As some of our long-time readers might remember, Rowe holds the dubious distinction of having been the very first staff writer for New Times Broward-Palm Beach when it was launched back in the last century (circa 1997). But after about 18 months on the job, he decided to leave the sprawling madness of South Florida for the sprawling countryside of a North Carolina farm to write fiction. Before heading out, though, he showed his own personal flare for stunning plot twists. Rowe was hit by a train on the night of his going-away party in the Himmarshee district. It was a bizarre accident, and, though he suffered serious injuries, Rowe lived not only to tell that tale but the one he spins in Fever, a novel he completed in 2003. Little, Brown and Co. gave Rowe a two-book deal and a sizable advance, making our little hearts quiver with pride (and, yes, not a small amount of jealousy). Fever is a "blood-soaked Florida potboiler," as he gamely describes it, about a heist on a cruise ship. And it will sail into bookstores this October. We haven't had the pleasure of reading Fever yet, but rest assured that Rowe, who worked for the Miami Herald before New Times, is a uniquely talented writer with one very sharp, irony-laced eye for Florida-baked pulp. If you don't believe it, go to the New Times website and check out some old clips, starting with "Big Chief Moneybags," his 1998 cover story on former Seminole leader James Billie. Then mark your calendar to buy the book.

There are 637 guest rooms at this beachfront hotel, but you probably won't spend much time in yours. No, you'll be hanging out at 3030, its swank bar, or eating freshly cooked chocolate waffles at Riva, the award-winning restaurant. The massive $18 brunch is just enough fuel for your tour along A1A on a rented Segway. Oh, you'd prefer to rent a metal detector and fish for buried treasure in the sand? No problem; that's just $20 an hour. Or you can take surfing, scuba, or sailing lessons. Or rent a poolside cabana, complete with television. Other activities include fingerpainting, ceramics, water aerobics, and "bowling in paradise." Your room, should you choose to hang out in it, is PlayStation-equipped, offers "adult movies" on pay-per-view, and comes with a fully stocked mini bar. Eat, sleep, drink, shit, piss, screw -- anything you want, you can do at the Harbor Beach Marriott.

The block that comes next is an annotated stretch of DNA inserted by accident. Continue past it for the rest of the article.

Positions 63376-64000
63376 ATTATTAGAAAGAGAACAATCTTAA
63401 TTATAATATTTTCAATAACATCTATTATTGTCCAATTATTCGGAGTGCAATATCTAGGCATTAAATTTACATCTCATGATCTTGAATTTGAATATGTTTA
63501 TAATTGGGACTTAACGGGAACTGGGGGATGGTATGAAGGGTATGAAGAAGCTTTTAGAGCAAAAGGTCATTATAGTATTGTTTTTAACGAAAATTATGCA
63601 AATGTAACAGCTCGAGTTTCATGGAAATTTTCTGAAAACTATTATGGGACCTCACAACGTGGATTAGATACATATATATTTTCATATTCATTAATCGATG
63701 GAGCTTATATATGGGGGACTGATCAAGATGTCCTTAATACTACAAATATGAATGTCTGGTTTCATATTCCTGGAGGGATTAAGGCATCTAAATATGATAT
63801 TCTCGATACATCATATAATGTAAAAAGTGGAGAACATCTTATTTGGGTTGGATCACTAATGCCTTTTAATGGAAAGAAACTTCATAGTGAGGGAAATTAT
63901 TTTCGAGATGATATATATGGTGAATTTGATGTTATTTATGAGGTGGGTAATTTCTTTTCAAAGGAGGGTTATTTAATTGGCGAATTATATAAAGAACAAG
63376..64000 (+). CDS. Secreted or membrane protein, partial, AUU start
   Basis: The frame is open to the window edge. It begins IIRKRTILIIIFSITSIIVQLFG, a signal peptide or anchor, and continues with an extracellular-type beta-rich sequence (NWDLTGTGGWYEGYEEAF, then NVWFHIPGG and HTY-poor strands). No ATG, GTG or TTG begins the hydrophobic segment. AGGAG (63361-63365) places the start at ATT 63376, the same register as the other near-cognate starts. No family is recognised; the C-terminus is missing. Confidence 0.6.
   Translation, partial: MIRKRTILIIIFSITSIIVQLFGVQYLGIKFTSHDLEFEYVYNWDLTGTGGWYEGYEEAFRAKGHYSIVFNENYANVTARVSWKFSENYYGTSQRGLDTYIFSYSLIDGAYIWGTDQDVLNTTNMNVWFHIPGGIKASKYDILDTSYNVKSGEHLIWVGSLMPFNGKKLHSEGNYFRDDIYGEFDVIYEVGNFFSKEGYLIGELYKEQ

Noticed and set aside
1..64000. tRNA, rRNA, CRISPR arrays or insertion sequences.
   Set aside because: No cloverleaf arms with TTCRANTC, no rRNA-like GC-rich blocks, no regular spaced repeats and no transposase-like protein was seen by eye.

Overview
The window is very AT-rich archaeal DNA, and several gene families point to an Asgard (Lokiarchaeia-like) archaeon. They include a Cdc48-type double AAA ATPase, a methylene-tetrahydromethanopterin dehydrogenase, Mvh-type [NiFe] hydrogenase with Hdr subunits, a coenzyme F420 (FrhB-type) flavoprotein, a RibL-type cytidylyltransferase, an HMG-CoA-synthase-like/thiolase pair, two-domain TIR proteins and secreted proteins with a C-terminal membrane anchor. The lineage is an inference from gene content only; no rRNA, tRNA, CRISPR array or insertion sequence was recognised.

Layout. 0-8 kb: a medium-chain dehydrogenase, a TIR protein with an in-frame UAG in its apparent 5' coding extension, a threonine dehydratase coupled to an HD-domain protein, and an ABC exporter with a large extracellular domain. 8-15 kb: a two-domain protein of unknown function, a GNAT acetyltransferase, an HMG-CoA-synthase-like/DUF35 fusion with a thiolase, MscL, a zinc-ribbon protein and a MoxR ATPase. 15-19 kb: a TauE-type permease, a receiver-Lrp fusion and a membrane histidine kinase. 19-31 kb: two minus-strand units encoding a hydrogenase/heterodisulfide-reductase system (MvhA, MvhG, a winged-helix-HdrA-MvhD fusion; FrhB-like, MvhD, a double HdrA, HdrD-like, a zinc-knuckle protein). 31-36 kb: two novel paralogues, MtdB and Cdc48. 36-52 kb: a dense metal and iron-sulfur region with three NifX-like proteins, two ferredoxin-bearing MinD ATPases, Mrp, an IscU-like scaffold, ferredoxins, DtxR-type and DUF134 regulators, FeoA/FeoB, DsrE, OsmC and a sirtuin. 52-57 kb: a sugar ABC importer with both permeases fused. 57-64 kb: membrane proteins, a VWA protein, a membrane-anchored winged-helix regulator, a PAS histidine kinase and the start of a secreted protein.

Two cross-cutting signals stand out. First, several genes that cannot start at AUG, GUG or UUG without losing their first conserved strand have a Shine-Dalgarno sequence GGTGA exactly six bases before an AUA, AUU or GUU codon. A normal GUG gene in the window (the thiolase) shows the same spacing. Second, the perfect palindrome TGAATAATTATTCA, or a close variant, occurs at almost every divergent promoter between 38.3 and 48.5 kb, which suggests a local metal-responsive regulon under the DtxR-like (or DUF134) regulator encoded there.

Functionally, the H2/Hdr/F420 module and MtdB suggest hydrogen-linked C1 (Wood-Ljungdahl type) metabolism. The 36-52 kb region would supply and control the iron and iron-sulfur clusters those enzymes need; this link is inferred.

Not long after Palm Beach County landed the honor of becoming the new home of the Scripps Research Institute, Jeb Bush supporter Elizabeth Fago became chairwoman of the board that would oversee state funding to the project. Fago even gave a million bucks to Scripps as a show of support. But soon, Fago's two decades of problems were revealed; there was $100,000 owed to the IRS and a failed marriage to a major drug dealer. Turns out two states were also investigating her business, Home Quality Management, a chain of nursing homes headquartered in Palm Beach Gardens, for improprieties. Her company was even charged in 2004 with abuse, neglect, and Medicaid fraud by New Mexico's attorney general. The negative news forced Fago to make a hasty exit from the Scripps board's audit committee, which she chaired. But Fago, who has given more than $120,000 to Republican causes, was apparently not so embarrassed that she needed to walk away altogether. Still the top dog, the woman who has faced more than 35 lawsuits for unpaid bills in recent years helps oversee the expenditure of $310 million in state money.